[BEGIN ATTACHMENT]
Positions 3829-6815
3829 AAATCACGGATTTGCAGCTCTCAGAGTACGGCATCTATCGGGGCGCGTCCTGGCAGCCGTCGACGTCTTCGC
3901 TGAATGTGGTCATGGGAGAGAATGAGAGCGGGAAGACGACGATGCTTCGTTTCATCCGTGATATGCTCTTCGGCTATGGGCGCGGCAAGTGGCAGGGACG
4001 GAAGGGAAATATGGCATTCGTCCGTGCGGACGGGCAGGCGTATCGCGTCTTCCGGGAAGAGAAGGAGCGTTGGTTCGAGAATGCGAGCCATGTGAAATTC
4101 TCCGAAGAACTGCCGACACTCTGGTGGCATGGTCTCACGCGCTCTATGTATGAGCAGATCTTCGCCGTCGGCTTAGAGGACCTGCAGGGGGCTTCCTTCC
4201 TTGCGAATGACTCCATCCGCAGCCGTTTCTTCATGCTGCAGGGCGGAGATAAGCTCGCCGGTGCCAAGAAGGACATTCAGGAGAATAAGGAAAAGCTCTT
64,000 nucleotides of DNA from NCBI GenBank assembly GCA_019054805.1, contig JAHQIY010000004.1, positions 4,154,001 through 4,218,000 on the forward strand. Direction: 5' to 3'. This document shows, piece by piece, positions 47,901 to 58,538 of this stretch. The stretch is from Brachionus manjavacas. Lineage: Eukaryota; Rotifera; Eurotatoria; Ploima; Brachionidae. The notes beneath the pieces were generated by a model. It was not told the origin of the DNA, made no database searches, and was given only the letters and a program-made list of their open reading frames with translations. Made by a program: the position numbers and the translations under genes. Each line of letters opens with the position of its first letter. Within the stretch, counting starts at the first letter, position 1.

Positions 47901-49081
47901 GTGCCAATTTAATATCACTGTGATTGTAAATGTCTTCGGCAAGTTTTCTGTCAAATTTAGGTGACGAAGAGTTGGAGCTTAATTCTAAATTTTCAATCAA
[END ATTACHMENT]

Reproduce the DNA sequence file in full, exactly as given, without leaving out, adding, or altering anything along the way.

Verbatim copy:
Positions 3829-6815
3829 AAATCACGGATTTGCAGCTCTCAGAGTACGGCATCTATCGGGGCGCGTCCTGGCAGCCGTCGACGTCTTCGC
3901 TGAATGTGGTCATGGGAGAGAATGAGAGCGGGAAGACGACGATGCTTCGTTTCATCCGTGATATGCTCTTCGGCTATGGGCGCGGCAAGTGGCAGGGACG
4001 GAAGGGAAATATGGCATTCGTCCGTGCGGACGGGCAGGCGTATCGCGTCTTCCGGGAAGAGAAGGAGCGTTGGTTCGAGAATGCGAGCCATGTGAAATTC
4101 TCCGAAGAACTGCCGACACTCTGGTGGCATGGTCTCACGCGCTCTATGTATGAGCAGATCTTCGCCGTCGGCTTAGAGGACCTGCAGGGGGCTTCCTTCC
4201 TTGCGAATGACTCCATCCGCAGCCGTTTCTTCATGCTGCAGGGCGGAGATAAGCTCGCCGGTGCCAAGAAGGACATTCAGGAGAATAAGGAAAAGCTCTT
64,000 nucleotides of DNA from NCBI GenBank assembly GCA_019054805.1, contig JAHQIY010000004.1, positions 4,154,001 through 4,218,000 on the forward strand. Direction: 5' to 3'. This document shows, piece by piece, positions 47,901 to 58,538 of this stretch. The stretch is from Brachionus manjavacas. Lineage: Eukaryota; Rotifera; Eurotatoria; Ploima; Brachionidae. The notes beneath the pieces were generated by a model. It was not told the origin of the DNA, made no database searches, and was given only the letters and a program-made list of their open reading frames with translations. Made by a program: the position numbers and the translations under genes. Each line of letters opens with the position of its first letter. Within the stretch, counting starts at the first letter, position 1.

Positions 47901-49081
47901 GTGCCAATTTAATATCACTGTGATTGTAAATGTCTTCGGCAAGTTTTCTGTCAAATTTAGGTGACGAAGAGTTGGAGCTTAATTCTAAATTTTCAATCAA